I had to get a bag for my new ultra-portable Toshiba NB100 [4] netbook which does not have the best of reviews from the aficionados but everyone who has had a play with my netbook is already half-way to the shops to get one of theirs – experts cannot all be right – I like my new toy and I do quite a bit on it now.

It has the Intel Atom processor, it was upgraded to 2GB of RAM at no extra charge from 1GB, possibly because of my charm, it has a 120 GB hard disk, an 8.9” screen and weighs in at 1.05 kilograms.

Though it comes installed with Microsoft Windows XP Home, since I have Microsoft TechNet [5] subscription, I upgraded it to Microsoft Windows XP Professional, installed Microsoft Office 2007 and many other things that make this small netbook an amazing tool.

Move to wind up working

I got the bag and further up the road, I stumbled into this friendly Seiko shop where the staff were friendly, knowledgeable and quick clued-in about their wares – Judith was just fantastic.

I wanted a kinetic watch with date and day that I could view in the dark – if I needed the dates to automatically adjust I had to get one that had a 15 year battery built in going for about EUR 1,000 – just must be kidding me.

Now, I have seen all those Rolex [6] and Audemars Piquet [7] advertisements on television and they are to give that aspirational feeling of becoming some successful sports person – that is fine for those who take all that tripe, the wearers are paid to wear those watches in order to persuade us to pay silly prices to pay others to persuade more to buy into this seemingly exclusive club.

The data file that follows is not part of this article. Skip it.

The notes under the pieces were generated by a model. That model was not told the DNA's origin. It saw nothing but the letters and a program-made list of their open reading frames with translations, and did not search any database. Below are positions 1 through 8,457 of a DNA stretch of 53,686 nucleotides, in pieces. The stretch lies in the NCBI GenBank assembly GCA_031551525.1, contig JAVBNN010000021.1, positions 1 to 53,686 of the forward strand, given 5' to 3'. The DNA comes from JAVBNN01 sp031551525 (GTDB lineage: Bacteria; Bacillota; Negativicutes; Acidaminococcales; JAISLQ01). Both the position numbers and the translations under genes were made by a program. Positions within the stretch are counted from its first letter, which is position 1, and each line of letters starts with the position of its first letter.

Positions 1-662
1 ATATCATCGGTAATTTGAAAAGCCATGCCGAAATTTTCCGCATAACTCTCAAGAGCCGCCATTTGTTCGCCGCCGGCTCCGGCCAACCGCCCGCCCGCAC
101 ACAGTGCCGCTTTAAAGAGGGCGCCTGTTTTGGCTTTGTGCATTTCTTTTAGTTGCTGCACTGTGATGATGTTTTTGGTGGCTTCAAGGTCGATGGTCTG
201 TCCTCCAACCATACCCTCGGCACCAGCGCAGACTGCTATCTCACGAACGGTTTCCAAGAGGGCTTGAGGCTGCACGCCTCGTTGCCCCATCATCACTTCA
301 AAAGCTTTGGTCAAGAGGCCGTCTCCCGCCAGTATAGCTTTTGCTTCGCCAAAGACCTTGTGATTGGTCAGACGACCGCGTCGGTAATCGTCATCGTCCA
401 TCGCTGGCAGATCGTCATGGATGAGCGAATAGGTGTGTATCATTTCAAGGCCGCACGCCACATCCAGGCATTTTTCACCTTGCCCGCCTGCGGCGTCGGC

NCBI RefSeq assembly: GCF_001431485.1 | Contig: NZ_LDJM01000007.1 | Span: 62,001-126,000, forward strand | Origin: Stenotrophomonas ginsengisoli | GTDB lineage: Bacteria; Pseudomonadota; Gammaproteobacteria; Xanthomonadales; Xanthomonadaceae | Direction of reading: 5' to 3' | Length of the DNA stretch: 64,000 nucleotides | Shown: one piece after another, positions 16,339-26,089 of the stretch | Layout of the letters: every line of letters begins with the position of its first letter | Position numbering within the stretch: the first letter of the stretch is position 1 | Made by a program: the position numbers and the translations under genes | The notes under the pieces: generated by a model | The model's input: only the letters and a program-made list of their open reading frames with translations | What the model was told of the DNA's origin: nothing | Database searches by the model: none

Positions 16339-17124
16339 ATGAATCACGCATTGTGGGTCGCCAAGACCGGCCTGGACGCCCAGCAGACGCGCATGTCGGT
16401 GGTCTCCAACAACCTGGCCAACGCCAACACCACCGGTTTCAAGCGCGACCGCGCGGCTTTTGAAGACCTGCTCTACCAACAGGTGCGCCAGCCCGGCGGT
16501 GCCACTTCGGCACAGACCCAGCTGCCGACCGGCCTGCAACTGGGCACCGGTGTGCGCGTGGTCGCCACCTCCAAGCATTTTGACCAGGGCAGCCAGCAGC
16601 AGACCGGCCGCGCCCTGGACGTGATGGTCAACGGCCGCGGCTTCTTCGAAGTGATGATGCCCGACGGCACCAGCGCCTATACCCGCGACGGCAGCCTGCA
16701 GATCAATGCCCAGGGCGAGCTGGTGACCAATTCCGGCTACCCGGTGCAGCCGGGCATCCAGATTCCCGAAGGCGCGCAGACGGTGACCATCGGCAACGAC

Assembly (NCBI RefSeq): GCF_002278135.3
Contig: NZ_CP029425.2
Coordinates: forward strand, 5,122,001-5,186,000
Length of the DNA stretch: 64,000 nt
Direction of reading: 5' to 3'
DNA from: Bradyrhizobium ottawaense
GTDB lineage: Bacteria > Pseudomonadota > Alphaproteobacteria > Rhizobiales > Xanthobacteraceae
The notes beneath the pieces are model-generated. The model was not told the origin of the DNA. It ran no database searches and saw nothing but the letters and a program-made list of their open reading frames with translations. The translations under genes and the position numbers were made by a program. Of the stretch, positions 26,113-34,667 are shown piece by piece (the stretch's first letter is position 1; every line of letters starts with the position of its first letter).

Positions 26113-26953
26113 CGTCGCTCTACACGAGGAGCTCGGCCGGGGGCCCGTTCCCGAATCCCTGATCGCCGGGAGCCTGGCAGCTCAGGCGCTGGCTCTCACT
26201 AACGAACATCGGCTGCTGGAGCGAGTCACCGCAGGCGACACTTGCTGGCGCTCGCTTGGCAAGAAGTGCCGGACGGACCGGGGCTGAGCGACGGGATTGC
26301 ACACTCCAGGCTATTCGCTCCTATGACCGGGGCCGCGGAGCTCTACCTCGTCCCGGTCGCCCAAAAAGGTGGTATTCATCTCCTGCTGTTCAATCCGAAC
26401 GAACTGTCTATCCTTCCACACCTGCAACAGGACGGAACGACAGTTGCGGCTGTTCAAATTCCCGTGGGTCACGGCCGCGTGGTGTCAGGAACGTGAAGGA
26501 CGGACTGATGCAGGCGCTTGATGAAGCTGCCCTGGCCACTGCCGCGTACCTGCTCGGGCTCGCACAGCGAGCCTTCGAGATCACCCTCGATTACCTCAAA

No, I do not aspire to be a golfer, a motor car racer, a sailor, a tennis player or some Utopian Adonis posing like Michelangelo’s David, I just like something that tells the time without having to make my heart stop every time the second hand moves.

Expensive handcuffs of time

Sure, I’ll wear a EUR 5,000 watch that has all the specifications I want if I can become an advertising object else, forget it.

I have never been given to ostentation or the hedonism of having expensive handcuffs telling time masquerading as watches for the world of crime to contemplate hacking off your hand to get at your stupendously expensive time wear if I am to use the parlance of those in the market of making watches hip.

In fact, I find many young people use their mobile phones for time keeping, I am always aghast to find a man is not wearing a watch – but then I am probably just too old-fashioned to recognise this trendy trend.

In the end I settled for something not too expensive a Seiko [8] timepiece that tells the time and requires I move my arms a few times in the day with a reserve of about 6 months of energy before I have to swing it violently again to get it to start up.

If I am still wearing it, I hope they would allow it to go 6-feet under with me to keep time for 6 months before what is left is the miracle of bones being given breath to rise again sometime in the future.

Sources

[1] Alice's Adventures in Wonderland -- Chapter I

[2] The Western versus the African Time Concept

[3] The Swiss Watch Industry - Swiss Made

[4] Toshiba NB100

[5] Microsoft TechNet - Wikipedia, the free encyclopedia

[6] Rolex - Wikipedia, the free encyclopedia

[7] Audemars Piguet - Wikipedia, the free encyclopedia

[8] Seiko - Wikipedia, the free encyclopedia